When you design for disability, you design for everyone

"I come as one, but stand as 10,000 to the 10th power!" - Maya Angelou.

I get letters from people around the world who have hearing challenges themselves, or are writing on behalf of someone else: a loved one, a child, a friend. I've included a few letters below to give an idea of what these folks are going through in their daily lives, and how today's technology engenders hope and radically changes their world for the better.

Hi KR,
Hope you are well. Just wanted to reach out and say hi and that I've been watching your posts a lot recently both on your hearing loss/disabilities.
 I have not suffered from hearing loss from childhood as you have but 3 years ago before you and I started working together I got tongue cancer which had to be fought with surgery, radiation and chemotherapy.
One of the side effects of Platinum based Chemo for many is auditory nerve damage which leads to continual Tinnitus and hearing damage. It's definitely been a new world to live in over these last few years and has given me a new appreciation for the things that we sometimes take for granted and for those who never had those things in the first place.
Anyway just wanted to say thanks for continuing to raise the awareness and hope you are doing well.
Dear Kristen,

This has been a great morning! I spend a lot of mornings searching and researching hearing solutions for my daughter who was diagnosed with moderate congenital hearing loss at the age of 3. She is now 16 and a senior in high-school. Over her life, she has tried many hearing aids and has rejected them all - mainly due to the stigma, but more recently due to the poor overall sound quality as she has become quite the musician.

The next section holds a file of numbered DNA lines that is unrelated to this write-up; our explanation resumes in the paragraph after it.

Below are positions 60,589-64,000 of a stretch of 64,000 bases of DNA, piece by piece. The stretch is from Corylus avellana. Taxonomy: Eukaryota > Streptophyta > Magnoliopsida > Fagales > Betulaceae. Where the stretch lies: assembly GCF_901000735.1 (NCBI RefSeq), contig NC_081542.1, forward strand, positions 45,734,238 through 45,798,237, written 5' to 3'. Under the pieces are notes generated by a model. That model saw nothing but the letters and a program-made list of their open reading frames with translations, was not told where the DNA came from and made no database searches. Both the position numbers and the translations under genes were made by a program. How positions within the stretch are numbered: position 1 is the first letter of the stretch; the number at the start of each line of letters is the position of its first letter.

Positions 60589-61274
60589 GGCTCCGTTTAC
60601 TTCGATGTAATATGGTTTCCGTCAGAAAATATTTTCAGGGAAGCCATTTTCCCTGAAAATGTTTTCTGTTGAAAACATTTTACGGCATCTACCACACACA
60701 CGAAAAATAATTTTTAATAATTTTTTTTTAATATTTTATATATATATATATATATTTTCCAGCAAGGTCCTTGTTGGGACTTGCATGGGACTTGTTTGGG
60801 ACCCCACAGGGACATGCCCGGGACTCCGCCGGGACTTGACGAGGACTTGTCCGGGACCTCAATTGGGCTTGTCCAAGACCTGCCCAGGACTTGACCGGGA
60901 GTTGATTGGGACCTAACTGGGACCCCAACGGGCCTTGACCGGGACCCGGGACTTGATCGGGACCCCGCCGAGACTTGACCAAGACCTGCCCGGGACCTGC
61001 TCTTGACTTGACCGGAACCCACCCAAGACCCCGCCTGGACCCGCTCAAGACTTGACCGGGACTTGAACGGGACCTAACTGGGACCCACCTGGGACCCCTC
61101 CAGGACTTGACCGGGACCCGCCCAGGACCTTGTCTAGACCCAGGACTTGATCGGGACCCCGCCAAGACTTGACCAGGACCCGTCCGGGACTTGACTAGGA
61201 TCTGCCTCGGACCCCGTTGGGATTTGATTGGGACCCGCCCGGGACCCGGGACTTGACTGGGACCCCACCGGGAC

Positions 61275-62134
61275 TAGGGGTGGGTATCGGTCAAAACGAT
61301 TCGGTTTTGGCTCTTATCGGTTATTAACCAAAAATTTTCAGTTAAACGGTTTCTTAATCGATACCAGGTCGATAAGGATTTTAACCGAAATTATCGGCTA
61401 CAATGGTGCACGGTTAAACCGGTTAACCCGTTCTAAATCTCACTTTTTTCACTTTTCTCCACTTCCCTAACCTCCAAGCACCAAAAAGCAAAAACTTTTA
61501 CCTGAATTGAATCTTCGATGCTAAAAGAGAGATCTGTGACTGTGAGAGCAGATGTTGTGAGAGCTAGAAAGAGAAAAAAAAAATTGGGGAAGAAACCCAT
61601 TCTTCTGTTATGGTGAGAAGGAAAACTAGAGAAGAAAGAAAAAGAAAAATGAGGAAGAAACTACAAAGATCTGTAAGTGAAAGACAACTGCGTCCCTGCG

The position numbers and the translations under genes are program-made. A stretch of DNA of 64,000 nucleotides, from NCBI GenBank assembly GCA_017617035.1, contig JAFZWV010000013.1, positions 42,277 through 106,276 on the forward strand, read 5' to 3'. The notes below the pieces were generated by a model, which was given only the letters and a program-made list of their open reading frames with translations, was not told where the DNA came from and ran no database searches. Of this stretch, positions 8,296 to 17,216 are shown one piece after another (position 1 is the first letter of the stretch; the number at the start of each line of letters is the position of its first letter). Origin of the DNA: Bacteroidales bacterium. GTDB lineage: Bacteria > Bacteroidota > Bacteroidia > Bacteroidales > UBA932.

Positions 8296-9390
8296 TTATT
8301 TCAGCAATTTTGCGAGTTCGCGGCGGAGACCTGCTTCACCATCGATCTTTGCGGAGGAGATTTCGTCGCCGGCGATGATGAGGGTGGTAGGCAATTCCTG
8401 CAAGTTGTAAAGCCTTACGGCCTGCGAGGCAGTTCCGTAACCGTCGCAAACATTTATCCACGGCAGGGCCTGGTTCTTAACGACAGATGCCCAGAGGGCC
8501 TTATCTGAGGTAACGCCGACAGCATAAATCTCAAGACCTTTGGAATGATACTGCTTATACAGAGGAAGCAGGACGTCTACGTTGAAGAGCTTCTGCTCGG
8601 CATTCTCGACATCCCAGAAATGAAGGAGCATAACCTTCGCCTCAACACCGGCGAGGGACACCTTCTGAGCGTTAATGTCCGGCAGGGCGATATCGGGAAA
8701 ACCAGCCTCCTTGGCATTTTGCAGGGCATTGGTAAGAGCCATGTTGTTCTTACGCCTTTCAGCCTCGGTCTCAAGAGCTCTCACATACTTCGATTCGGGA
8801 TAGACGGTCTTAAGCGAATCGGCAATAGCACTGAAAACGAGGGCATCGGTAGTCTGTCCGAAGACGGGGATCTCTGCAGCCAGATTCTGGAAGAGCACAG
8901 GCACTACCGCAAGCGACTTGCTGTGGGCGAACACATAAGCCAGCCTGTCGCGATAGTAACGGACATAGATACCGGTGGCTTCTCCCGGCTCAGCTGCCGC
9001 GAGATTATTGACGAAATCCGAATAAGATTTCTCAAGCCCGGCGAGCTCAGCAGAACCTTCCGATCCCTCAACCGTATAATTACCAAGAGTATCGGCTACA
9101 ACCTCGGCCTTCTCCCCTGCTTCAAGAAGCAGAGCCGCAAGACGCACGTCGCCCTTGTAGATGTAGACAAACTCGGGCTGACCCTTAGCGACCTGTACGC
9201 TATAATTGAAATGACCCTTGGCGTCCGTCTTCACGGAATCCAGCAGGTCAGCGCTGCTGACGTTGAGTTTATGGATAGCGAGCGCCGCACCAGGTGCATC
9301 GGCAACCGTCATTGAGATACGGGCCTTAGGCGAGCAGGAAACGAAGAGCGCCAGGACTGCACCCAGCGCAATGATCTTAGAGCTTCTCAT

I am ecstatic beyond words. Your story and accomplishments are so inspiring.

I want her to see the great career opportunities that combine music/sound, computer science and engineering; but more selfishly, I want her to learn about how cool technology is, and gain the confidence to wear them so she can fully experience college without 'missing out' on the many sounds around her.

My premature birth caused my hearing loss: My journey to push for accessible technology

Thirty-eight years ago, I was born three months premature, weighing one and a half pounds. In the left image above, I’m inside an incubator in the ICU—what would become my home for the next few months—weighing in at two pounds. Though she’s not pictured, my twin sister was right next to me, also fighting for survival. Over the next several months, I remained in the ICU, struggling to learn to breathe, with alarms going off as often as 30 times an hour alerting nurses that I was in trouble. I flatlined and came back to life several times. Each minute was a fight to survive.

Reflecting on the tragic police shooting of Daniel Harris

“Blindness separates us from things, but deafness separates us from people.” - Helen Keller

Ever since I was diagnosed with severe hearing loss at the age of three, I’ve had to adapt to a very noisy world by learning how to communicate differently with others. Listening, reading lips, keeping up with conversations—these are all skills I’ve worked hard at perfecting so that I wouldn’t be treated differently or discriminated against for my hearing loss. It took many years for me to become comfortable talking about my hearing loss, but now, I proudly advocate and champion for the hearing health community. However, the recent news of the tragic killing of Daniel Harris, an unarmed deaf man in Charlotte, North Carolina, renewed a sense of fear about why I hid my hearing loss in the first place.